Things I Learned Growing Up In A Small Town

September 14, 2016

As a child growing up in a town of 1,032 people, I always dreamed of getting out. Despite never having been to Paris or Tokyo, and knowing exactly zero foreign languages, I knew one of these luxurious metropolises would be a better fit for me than central Minnesota. Sixteen-year-old Talia was ready to trade corn fields and lawnmowers for art galleries and seven-course dinners.

Things got a little delayed, and a life in Paris high society became less glamorous to me as I got older (and if I’m being honest, like completely unattainable). So here I am in Minneapolis, where cows and corn fields are 10 to 15 miles away and seven-course dinners happen a few times a year. With age, experience and a little self-awareness, I’ve come to look back on my experiences growing up in that tiny town and really value them. Now I’m leading the social media practice at Fast Horse, and as one of my first contributions I’m going to share with you some of the best life lessons I learned growing up in Dassel, Minn. — home of the largest annual chicken BBQ in the USA.

It’s okay to know everything about everyone
As a 14-year-old, did I care that Marilyn Jorgensen didn’t pull her weight at the church potluck last weekend? No. Did I hear about it? Absolutely. And now do I care when Kylie Jenner posts a Snapchat story about her new lipstick line? Not really — I mean I kind of want some of them, but that’s beside the point, and they’re always sold out anyway. Are Kylie Jenner’s snaps relevant to my work and an important part of culture? Yes.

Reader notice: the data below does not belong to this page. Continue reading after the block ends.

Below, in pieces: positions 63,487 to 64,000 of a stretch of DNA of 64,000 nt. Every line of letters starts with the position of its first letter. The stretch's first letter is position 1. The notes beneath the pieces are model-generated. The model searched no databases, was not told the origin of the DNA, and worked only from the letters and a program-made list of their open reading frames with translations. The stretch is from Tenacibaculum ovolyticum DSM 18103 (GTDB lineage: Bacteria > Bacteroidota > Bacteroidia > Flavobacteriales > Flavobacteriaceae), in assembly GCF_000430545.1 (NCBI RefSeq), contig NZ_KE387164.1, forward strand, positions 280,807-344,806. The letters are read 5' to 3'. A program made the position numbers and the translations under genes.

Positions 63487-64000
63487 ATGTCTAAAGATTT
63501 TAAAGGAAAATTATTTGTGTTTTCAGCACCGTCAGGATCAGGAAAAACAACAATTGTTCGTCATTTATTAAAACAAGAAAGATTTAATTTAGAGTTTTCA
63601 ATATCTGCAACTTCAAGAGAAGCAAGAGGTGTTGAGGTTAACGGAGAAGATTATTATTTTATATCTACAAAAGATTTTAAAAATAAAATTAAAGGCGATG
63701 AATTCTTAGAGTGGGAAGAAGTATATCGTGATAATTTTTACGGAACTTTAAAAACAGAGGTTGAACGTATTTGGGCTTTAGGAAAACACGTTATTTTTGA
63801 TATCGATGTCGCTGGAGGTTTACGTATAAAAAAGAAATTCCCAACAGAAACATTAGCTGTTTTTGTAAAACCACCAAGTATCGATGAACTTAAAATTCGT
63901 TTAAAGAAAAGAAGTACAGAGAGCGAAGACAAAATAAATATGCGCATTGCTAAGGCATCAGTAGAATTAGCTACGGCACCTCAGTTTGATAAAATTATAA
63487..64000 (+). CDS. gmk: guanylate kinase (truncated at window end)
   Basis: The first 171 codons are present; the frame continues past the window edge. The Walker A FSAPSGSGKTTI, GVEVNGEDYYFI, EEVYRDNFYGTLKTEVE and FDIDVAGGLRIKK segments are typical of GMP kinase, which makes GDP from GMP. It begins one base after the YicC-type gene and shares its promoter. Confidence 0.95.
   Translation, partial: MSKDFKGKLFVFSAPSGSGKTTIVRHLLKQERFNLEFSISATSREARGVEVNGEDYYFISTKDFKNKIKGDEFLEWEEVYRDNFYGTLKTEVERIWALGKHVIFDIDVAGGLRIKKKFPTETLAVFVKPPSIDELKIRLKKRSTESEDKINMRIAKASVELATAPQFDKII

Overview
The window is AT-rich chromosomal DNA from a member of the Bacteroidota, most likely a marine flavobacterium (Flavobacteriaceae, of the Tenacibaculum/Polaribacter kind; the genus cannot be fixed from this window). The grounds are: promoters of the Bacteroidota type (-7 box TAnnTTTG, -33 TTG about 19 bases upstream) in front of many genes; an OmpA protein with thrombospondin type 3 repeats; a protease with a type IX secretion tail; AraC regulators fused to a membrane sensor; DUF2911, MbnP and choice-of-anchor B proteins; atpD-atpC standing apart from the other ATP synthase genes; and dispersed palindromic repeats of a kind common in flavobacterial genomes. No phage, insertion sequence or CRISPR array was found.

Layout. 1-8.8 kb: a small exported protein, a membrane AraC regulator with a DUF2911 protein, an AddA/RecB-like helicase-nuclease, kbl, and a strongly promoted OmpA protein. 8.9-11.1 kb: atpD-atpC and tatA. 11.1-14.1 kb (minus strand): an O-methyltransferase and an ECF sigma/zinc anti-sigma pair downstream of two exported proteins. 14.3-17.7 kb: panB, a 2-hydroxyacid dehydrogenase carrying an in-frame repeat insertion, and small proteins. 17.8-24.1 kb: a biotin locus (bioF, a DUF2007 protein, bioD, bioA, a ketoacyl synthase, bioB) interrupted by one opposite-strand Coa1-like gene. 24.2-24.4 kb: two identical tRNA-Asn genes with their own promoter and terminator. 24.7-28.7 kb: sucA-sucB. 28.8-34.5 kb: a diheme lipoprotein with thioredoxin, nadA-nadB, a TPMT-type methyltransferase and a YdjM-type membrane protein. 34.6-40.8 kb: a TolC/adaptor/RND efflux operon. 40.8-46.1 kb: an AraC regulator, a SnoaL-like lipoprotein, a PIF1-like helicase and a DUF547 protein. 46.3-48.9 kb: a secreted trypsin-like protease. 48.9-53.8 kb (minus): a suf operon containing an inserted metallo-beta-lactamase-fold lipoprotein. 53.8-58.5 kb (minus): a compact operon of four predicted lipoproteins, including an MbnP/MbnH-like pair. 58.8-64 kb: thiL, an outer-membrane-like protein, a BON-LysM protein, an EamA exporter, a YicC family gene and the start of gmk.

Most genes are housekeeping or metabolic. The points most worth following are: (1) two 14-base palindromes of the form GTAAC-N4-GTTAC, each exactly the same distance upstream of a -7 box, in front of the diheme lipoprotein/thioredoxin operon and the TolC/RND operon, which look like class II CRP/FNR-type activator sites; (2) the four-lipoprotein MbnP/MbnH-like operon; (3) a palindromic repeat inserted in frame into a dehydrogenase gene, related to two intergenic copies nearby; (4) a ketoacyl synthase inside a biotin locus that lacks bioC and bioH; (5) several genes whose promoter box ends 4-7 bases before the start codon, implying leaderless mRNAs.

Growing up in a small town where everyone knows everyone’s business was a really great lesson in how social media works. Nothing is secret, everything is shared and you never know when you’re going to hear about something embarrassing you did 10 years ago.

Chickens are an underappreciated bird
As previously mentioned, Dassel is home to the largest chicken BBQ in the USA, and if that’s not something to be proud of, I’m not sure what is. Despite having a population just over 1,000, the town manages to grill and serve 1,500 chickens every Labor Day. The citizens pull together to put on a 10K race, fireworks show, parade, car show and tractor pull. At age 16, I was the princess of this little-known chicken celebration, and while that’s not super-relevant to anything in my career, I can teach you how to do a royal wave and hold an up-do through a parade on a sunny  90-degree day.

How to write (obituaries mostly, but other stuff too)
My first summer home from college I scored a job writing for the local newspaper. Before starting a website with a bunch of contributors, writing copy for ads, or building a Keynote presentation for conferences later in my career, I was a published obituary writer in the Dassel-Cokato Enterprise Dispatch. The experience taught me that writing obituaries is really weird in a town where you know everyone and what kind of car they drive.

A little bit about a lot of things
Before I graduated from high school, I knew how to milk a cow, ice fish, drive a tractor, ride a horse, and detassel corn. While none of that is super-relevant to leading the social media practice at a creative agency, it is all super-relevant to understanding a variety of people. For most of the brands I’ve worked with, from MillerCoors to General Mills to an industrial tools supplier, it’s been just as important to make something that speaks to a blue-collar worker from a small town as it is to make something that speaks to a high-end urban mom.


Other interesting facts about Dassel, Minn.:

  • In 1925, an unidentified man was murdered and it’s still unsolved
  • It’s right next to Darwin, Minn., home of the world’s largest manmade ball of twine
  • The first stoplight was installed when I was a freshman in high school

Other interesting facts about me:

  • I’ve worked client-side and at a few agencies, most recently as the Associate Director of Social Engagement at space150
  • I have a ten-year-old daughter named Ellie
  • I don’t currently have any chickens but it’s definitely in my five-year plan